Sustain joins fellow health campaigners across the UK today to make a stand against the Government’s U-turn on childhood obesity. Last Friday, the Prime Minister turned his back on vital measures to tackle childhood obesity, including the 9pm watershed and online ban on junk food adverts, as well as restrictions to junk food multi-buys that make families spend and consume more.
Sustain's Deputy CEO appeared on BBC News to talk about the U-turn, and Children's Food Campaign Coordinator Barbara Crowther spoke with Jeremy Vine on BBC Radio 2 today alongside James Lowman from Association of Convenience Stories. Barbara said that retailers must "work with us, not against us", and to "be brave, and do the right thing for children's health".
Today’s #EtonMess protest, led by TV chef Jamie Oliver, is a response to the Government delaying plans on banning multi-buy junk food deals and pre-watershed TV advertising for unhealthy products.
Health professionals and campaigners say that the Prime Minister has put self-preservation and narrow political interests ahead of real measures to tackle children’s health, and risks compromising the Government’s target to halve childhood obesity by 2030.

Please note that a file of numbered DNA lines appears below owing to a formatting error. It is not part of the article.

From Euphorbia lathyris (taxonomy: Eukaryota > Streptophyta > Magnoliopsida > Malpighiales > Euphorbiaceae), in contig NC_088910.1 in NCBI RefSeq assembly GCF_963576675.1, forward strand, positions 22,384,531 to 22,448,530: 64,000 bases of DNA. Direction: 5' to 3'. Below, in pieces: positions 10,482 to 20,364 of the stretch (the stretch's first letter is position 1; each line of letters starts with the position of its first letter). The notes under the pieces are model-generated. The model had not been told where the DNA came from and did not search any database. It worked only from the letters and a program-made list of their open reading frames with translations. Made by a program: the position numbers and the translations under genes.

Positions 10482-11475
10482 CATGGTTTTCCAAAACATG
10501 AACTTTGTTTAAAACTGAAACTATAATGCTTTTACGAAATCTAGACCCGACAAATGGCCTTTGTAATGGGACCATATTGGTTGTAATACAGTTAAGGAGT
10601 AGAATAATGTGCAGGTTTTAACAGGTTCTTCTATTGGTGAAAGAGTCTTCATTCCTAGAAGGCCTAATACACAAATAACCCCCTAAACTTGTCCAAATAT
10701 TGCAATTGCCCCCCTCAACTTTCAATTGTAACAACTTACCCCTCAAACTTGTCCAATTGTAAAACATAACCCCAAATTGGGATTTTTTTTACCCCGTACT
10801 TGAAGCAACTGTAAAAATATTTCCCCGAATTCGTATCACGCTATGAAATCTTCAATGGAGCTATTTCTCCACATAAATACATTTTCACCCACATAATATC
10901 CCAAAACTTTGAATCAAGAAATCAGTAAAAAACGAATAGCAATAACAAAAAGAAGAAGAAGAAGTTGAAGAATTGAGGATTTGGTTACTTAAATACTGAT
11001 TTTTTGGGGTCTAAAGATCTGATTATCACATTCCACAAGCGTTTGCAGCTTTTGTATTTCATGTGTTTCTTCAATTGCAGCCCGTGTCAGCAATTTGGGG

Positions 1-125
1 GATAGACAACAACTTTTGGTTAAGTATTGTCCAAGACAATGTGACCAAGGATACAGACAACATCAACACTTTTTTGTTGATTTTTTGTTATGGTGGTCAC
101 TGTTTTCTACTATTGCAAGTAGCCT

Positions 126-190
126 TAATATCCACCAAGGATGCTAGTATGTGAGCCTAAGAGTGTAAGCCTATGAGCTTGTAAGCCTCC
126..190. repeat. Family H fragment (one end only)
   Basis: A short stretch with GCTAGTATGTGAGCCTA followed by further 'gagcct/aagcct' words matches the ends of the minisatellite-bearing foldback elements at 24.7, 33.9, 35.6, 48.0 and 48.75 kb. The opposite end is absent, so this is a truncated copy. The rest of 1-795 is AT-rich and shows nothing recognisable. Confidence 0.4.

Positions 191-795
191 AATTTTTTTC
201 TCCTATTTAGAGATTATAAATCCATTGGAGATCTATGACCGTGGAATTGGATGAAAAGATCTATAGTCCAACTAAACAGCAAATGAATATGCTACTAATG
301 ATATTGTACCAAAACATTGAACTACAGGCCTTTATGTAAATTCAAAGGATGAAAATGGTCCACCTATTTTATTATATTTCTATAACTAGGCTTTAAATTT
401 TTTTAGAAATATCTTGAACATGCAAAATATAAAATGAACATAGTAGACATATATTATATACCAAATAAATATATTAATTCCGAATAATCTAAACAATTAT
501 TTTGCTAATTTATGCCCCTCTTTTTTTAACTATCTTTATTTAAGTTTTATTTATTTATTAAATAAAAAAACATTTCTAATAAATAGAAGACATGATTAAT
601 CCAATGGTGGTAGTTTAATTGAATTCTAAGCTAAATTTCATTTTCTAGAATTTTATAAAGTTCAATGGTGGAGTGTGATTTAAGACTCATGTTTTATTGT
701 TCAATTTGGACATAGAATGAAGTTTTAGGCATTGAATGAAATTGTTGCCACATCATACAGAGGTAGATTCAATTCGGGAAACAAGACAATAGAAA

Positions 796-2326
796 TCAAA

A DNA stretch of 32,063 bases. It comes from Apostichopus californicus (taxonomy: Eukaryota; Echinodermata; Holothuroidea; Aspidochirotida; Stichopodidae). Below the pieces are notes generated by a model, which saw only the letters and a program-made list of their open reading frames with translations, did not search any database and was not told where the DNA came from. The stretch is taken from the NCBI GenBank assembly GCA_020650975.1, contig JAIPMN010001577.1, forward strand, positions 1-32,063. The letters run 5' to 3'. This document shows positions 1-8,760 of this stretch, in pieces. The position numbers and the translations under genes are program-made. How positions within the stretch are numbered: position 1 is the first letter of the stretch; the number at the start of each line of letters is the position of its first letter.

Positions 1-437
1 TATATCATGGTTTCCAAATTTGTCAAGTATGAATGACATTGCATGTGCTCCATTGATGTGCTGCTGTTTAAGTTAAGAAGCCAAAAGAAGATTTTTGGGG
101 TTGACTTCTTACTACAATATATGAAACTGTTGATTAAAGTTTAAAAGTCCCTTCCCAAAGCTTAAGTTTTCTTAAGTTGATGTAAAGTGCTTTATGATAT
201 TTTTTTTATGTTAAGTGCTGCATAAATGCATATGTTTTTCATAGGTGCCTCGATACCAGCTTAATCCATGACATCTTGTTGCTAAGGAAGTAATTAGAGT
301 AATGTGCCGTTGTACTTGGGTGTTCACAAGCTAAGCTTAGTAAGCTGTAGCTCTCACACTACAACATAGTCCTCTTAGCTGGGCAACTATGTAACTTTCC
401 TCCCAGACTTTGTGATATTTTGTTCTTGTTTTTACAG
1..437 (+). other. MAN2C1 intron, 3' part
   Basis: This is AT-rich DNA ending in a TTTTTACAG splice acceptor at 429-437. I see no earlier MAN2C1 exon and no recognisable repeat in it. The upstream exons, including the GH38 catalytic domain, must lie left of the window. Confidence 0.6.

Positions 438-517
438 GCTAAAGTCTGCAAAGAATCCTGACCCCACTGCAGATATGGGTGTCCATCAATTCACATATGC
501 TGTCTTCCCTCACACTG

One in four children now leave primary school with obesity, and people who live in lower income areas are twice as likely to be affected. The Government’s own evidence suggests that multi-buys cause us to spend 20% more, not less. There is also no evidence to suggest that banning junk food adverts online or a 9pm watershed would do anything to alleviate the cost-of-living crisis.
Last night, former Secretary of State for Health, Jeremy Hunt, told LBC radio that the ‘decision to delay was wrong’, while former Conservative party leader Lord William Hague earlier this week called the U-turn was ‘weak, shallow and immoral’.
Take action now by writing to your MP, asking them to tell Boris to put children’s health before politics.
Published 20 May 2022
Children's Food Campaign: Better food and food teaching for children in schools, and protection of children from junk food marketing are the aims of Sustain's high-profile Children's Food Campaign. We also want clear food labelling that can be understood by everyone, including children.
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